Against the Grain

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British Wildlife

North Kent is a land of low lying estuary and grazing marsh shouldered by rolling chalk downs riven by the Medway, M2 and M20.  The mud brown estuary boasts gleaming oil refineries, grey power stations and a necklace of old port towns, tied together by new housing estates, and all stitched by endless pylon lines. Inland are chalk quarries, cement factories and paper mills.   Towns have names like Gravesend and Snodland (did some ancient name-giver just have a really bad day when the North Kent file hit the desk?).  This then is not a part of tearoom England.  And yet there are gems of outrageous beauty to be found (as well as a fine pint of Whitstable Bay Pale Ale).  Try these two: one on the Medway coast close to, but hidden from, the exposed sweep of road bridge crossing the Swale to link Sheppey to the mainland, and the other deep in the chalk downs but over the hill from Rochester’s hollow-eyed castle.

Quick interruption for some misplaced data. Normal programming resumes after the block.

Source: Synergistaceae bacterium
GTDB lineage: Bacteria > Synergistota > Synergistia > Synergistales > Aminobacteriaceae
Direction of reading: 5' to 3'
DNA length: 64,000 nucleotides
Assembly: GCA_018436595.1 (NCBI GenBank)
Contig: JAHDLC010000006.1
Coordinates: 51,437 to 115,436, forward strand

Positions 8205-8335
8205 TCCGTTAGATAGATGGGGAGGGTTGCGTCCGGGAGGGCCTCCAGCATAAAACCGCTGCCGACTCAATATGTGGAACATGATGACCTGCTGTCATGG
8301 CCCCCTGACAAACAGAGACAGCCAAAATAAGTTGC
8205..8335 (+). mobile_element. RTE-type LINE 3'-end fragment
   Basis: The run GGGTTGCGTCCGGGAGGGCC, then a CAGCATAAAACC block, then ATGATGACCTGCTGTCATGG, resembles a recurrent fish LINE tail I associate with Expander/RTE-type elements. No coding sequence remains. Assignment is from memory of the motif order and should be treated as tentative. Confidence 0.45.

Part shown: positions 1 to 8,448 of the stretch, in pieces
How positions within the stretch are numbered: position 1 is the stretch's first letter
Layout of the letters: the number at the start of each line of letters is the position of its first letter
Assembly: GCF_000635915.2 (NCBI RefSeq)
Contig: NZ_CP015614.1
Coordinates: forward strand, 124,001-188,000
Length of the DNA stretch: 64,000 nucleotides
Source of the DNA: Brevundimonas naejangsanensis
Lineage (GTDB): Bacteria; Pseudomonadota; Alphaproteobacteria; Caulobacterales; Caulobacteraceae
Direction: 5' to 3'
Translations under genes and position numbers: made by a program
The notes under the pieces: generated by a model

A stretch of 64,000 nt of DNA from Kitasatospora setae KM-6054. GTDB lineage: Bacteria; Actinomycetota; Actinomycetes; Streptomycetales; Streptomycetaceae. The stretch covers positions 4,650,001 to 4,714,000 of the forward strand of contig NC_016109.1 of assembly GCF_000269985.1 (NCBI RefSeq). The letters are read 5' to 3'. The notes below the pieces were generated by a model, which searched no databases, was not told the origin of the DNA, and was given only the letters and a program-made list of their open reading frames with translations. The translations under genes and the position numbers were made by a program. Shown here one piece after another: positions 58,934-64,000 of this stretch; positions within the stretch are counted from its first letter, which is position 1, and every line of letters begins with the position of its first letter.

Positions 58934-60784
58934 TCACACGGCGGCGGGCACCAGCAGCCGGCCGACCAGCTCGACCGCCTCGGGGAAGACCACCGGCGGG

Lower Halstow – quayside on the Medway with Church behind.

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Church of St Margaret of Antioch in Lower Halstow-  this section built with red tiles pinched from the nearby Roman villa.

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Luddesdown – the manor house dates back to Edward the Confessor.

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The passing storms create interesting light.  The first image was taken from the north in a patch of brilliant blue and the second from the south just before a bout of heavy rain.  The double rainbow appeared afterwards.

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